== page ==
July 24, 2013 — New research from the University of Exeter and King's College London has shown how a population of brown trout can survive in the contaminated waters of the River Hayle in Cornwall where metal concentrations are so high they would be lethal to fish from unpolluted sites.
The team believe this is due to changes in the expression of their genes.
The researchers compared the trout living in the River Hayle with a population living in a relatively clean site in the River Teign. The results showed that the accumulation of metals in the kidney and liver -- where metals are stored and detoxified -- were 19 and 34 times higher in the Hayle trout, respectively. In the gill, concentrations averaging 63 times higher were present in the Hayle fish, but there were no differences in metal content in the gut. This accumulation of metals in the Hayle fish highlights their extraordinary tolerance of the extreme metal concentrations in their environment.
In order to investigate how the Hayle brown trout are able to tolerate such high levels of metal exposure, and also look for potential signs of toxicity, advanced high throughput sequencing was conducted at the Exeter Sequencing Facility to sequence the genes and then measure changes in their expression between the two river sites. The gene encoding a protein, metallothionein, responsible for binding, storing and detoxifying a number of metals, was found to be highly expressed in the River Hayle trout, indicating its importance in their ability to tolerate metals in their environment. Evidence of the presence of other metal-binding and transporting proteins, particularly those responsible for handling iron, was also found.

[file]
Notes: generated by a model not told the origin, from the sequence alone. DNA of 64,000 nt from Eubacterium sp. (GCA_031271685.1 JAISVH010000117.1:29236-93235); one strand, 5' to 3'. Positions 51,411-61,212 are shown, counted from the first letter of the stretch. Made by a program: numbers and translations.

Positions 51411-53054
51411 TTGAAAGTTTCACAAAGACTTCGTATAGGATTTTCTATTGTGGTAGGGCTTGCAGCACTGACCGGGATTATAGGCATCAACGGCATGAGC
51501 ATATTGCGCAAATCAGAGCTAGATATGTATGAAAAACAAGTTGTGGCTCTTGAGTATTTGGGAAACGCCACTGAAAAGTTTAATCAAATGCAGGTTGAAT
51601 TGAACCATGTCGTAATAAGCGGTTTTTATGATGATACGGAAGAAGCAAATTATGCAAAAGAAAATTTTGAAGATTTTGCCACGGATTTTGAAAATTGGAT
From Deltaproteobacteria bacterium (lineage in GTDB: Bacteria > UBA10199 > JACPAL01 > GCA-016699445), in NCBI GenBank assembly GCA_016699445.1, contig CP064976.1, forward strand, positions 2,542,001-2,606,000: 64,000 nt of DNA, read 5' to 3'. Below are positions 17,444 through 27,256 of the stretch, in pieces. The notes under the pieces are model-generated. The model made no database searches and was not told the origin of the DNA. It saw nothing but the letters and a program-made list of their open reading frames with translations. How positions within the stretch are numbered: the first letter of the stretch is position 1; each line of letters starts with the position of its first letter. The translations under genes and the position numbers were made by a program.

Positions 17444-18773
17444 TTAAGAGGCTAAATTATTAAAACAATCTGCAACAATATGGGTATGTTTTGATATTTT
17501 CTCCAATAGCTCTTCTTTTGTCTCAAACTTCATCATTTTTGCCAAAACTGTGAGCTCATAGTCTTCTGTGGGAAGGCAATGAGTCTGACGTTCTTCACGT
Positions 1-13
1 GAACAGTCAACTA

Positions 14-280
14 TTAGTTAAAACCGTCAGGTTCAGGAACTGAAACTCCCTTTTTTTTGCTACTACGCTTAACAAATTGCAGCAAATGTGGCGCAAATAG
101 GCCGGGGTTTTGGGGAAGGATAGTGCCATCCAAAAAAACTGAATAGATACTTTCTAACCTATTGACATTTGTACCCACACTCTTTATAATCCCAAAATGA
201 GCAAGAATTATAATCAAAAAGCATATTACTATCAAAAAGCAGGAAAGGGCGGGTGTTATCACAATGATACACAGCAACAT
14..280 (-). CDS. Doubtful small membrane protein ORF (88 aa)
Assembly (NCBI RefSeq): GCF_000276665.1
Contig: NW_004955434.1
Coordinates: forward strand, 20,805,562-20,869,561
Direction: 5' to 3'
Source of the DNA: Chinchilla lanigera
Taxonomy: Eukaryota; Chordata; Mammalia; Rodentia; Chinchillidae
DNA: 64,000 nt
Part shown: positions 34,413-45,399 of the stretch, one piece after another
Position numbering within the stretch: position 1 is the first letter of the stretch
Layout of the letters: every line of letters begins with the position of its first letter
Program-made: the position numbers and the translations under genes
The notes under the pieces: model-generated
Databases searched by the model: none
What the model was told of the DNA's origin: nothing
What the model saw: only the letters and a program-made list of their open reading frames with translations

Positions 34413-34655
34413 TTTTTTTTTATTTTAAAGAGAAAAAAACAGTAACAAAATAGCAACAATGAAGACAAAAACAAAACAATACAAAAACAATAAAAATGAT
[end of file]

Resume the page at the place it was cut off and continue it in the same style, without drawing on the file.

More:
Usually metals cause toxicity in fish by causing oxidative damage and disrupting the balance of ions in the body. The team found evidence that to counter this toxicity, Hayle fish showed changes in genes responsible for maintaining the balance of these ions in the body and a modest increase in anti-oxidants.
July 24, 2013 — Some males will go to great lengths to pursue a female and take extreme measures to hold on once they find one that interests them, even if that affection is unrequited. New research from evolutionary biologists at the University of Toronto shows that the male guppy grows claws on its genitals to make it more difficult for unreceptive females to get away during mating.
If you lived on an exotic island where unsafe sex was all too common, you'd find ways to ward off unwanted attention. On Tahiti, the females of two related insect species have had to move their genitals to different sides of their bodies and even impersonate the opposite sex — all to avoid getting pierced in the abdomen by the sexual organs of the wrong males, biologists report.
Small bugs of the rain forest have many things to worry about, assuming they are capable of anxiety. But surely some of their more feared predators are velvet worms, a group of ancient animals that spit an immobilizing, gluelike material onto prey before injecting them with saliva and chomping down.